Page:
- 22 Feb 22
Scunthorpe native Stephen Fretwell is back on tour and more confident than ever.
The comeback album is always a tricky one. However, very few artists have had as long a gap between releases as Stephen Fretwell.
After having the upward career trajectory of releasing 2007's Man on the Roof to critical acclaim, playing support slots with the likes of Oasis at Dublin's Marlay Park and having his 2005 track 'Run' become the theme song to the hit UK comedy Gavin & Stacey, Stephen appeared to have disappeared from the music industry.
As he puts it, life got in the way, mainly in the form of becoming a father.
"I just stopped doing it," Stephen confides while packing for his upcoming tour in the UK and Ireland, kicking off in Belfast on Thursday.
"Life just took its natural turn. It was a lovely period of family time and I just forgot that [music] is what I did. I didn't really pick up a guitar for about five years."
One of the ways he was inspired to return to the music fold was when he heard that an indie peer of the mid-2000s (and onetime bandmate in The Last Shadow Puppets), Alex Turner covered '-', the closer to his record, Magpie.
"It certainly gave me a kick to do something," he admits.
"We have the same manager and for years, every month he'd give me a call and ask how I was. When Alex covered that song he put it to me like this: 'There are a million songs in the world and Alex has chosen to cover one of yours. You know, you're a good songwriter, get on with it.' A combination of that and a few other things spurred me on."
His comeback came in the form of his 2021 album, Busy Guy, his first piece of new music in fourteen years. Despite Stephen's concerns ("I didn't think anyone would be that bothered!"), the record was well received and has since culminated in gigs scheduled to take place over the next month.
At the helm was notable record producer Dan Carey, who, amongst other massive credits, is widely known here in Ireland for his work with Fontaines D.C..
"I'm pretty good friends with Dan besides music, he's always playing me stuff that he's working on and vice-versa," Stephen says, mentioning that plans for another new album with his confidante are already underway.
"By the end of last year, I thought that I had the full album ready. Then, just a couple of weeks ago, we were saying maybe we should take a minute to see if any more songs come. We've been taking about maybe making a fuller sound [for the next record]. The album I did last year is quite stripped-back. However, we still have to consider what the motivation behind making this 'fuller sound'. Is it to make it more commercial, which is something we both feel a bit uneasy about? "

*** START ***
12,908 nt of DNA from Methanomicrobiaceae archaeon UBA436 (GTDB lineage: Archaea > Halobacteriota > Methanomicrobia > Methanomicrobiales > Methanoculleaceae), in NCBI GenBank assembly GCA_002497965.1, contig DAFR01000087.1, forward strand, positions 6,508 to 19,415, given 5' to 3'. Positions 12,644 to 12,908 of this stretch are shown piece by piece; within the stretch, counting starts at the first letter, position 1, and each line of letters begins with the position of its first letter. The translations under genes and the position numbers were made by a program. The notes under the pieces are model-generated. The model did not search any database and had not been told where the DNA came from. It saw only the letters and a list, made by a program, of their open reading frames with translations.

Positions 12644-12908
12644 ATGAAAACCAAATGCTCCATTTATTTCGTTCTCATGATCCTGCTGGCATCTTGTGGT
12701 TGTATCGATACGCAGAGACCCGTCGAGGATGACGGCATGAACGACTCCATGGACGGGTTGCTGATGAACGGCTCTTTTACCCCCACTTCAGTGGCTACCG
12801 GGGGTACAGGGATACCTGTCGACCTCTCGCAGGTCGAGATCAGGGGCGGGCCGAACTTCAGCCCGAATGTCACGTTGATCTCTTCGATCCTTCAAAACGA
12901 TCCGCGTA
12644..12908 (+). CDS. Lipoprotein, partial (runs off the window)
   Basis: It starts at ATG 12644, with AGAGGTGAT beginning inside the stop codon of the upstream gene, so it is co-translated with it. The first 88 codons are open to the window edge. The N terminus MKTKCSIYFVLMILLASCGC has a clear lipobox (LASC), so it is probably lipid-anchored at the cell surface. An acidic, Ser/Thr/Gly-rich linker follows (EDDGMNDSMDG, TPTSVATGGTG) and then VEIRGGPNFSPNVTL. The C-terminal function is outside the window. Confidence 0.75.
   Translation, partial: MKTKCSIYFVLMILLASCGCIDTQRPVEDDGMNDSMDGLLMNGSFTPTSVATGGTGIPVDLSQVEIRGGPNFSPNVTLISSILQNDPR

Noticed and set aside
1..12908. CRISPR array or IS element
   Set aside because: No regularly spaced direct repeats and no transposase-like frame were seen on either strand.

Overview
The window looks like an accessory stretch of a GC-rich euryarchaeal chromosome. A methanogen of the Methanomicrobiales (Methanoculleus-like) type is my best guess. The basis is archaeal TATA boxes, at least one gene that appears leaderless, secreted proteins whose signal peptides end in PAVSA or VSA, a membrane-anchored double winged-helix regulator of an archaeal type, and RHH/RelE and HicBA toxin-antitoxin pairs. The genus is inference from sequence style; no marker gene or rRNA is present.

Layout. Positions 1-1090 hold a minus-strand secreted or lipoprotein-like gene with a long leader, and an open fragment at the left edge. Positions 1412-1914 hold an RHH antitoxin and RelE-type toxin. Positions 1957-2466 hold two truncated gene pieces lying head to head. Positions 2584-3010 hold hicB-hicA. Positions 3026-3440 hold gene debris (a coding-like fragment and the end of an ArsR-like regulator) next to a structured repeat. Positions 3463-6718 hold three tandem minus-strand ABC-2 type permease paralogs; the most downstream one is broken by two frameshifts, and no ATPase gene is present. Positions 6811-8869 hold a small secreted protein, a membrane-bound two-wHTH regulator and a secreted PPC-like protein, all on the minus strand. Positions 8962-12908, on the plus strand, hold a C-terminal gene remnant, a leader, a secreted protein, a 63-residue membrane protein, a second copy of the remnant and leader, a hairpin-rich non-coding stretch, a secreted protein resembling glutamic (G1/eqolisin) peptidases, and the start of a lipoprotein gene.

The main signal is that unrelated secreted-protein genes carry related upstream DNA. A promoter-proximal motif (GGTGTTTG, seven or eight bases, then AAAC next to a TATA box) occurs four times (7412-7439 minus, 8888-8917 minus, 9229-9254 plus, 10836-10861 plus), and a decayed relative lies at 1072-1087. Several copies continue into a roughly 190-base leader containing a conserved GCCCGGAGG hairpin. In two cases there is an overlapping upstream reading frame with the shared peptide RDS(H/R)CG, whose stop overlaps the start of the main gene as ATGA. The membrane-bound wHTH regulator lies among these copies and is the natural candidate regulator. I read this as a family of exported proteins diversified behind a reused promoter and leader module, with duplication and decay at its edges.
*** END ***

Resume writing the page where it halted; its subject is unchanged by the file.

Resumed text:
Production concerns aside, Stephen is very excited to get back on the road. His absence from touring bar a few UK shows last year is reflected by the fact that he can't precisely remember when his last gig in Ireland was.
"Oh do you know what?" he remembers with a jolt. "It was when Kae Tempest played at Whelan's. I went over with all of that lot on a bit of a jolly. The last time I played in Ireland though must have been like thirteen years ago."
Nevertheless, he's an artist with big regard for Ireland. As well as giving praise to the aforementioned Fontaines ("They're amazing. I particularly like Grian banging his microphone stand on the floor at the end of their shows"), he promises he's not pandering when he praises us.
"I come from an Irish family. I'm adopted, so my surname is not actually my name. I'm always aware of sounding like a manipulative idiot, like when you talk to someone and say 'Oh yeah, I love your country', but there's definitely a different attitude in every place towards live music. Ireland is one of those countries where you walk on stage and you immediately feel that everyone is on your side to make sure we all have a great, great time, which is not the case everywhere."
A difference this time playing here is Stephen's additional life experience, which he says gives him a new perspective on playing live shows.
"One thing that's changed really for me is that I'm now a 40-year-old guy who's going slightly bald so there's no way I can walk on stage and have that same exuberance of youth or pretend to be someone I'm not," he divulges. "It was nice with the shows last year to walk on stage and just be who I am. That added a new confidence to the performances where I felt, I'm so lucky to be able to do this, I may as well just go for it."
Stephen Fretwell's full Irish dates are as follows:
February 24 - Voodoo, Belfast
February 25 - Upstairs at Dolan's, Limerick
February 26 - Whelans, Dublin
You can buy tickets for these shows and his UK dates here.
- Live Review
- 06 Sep 22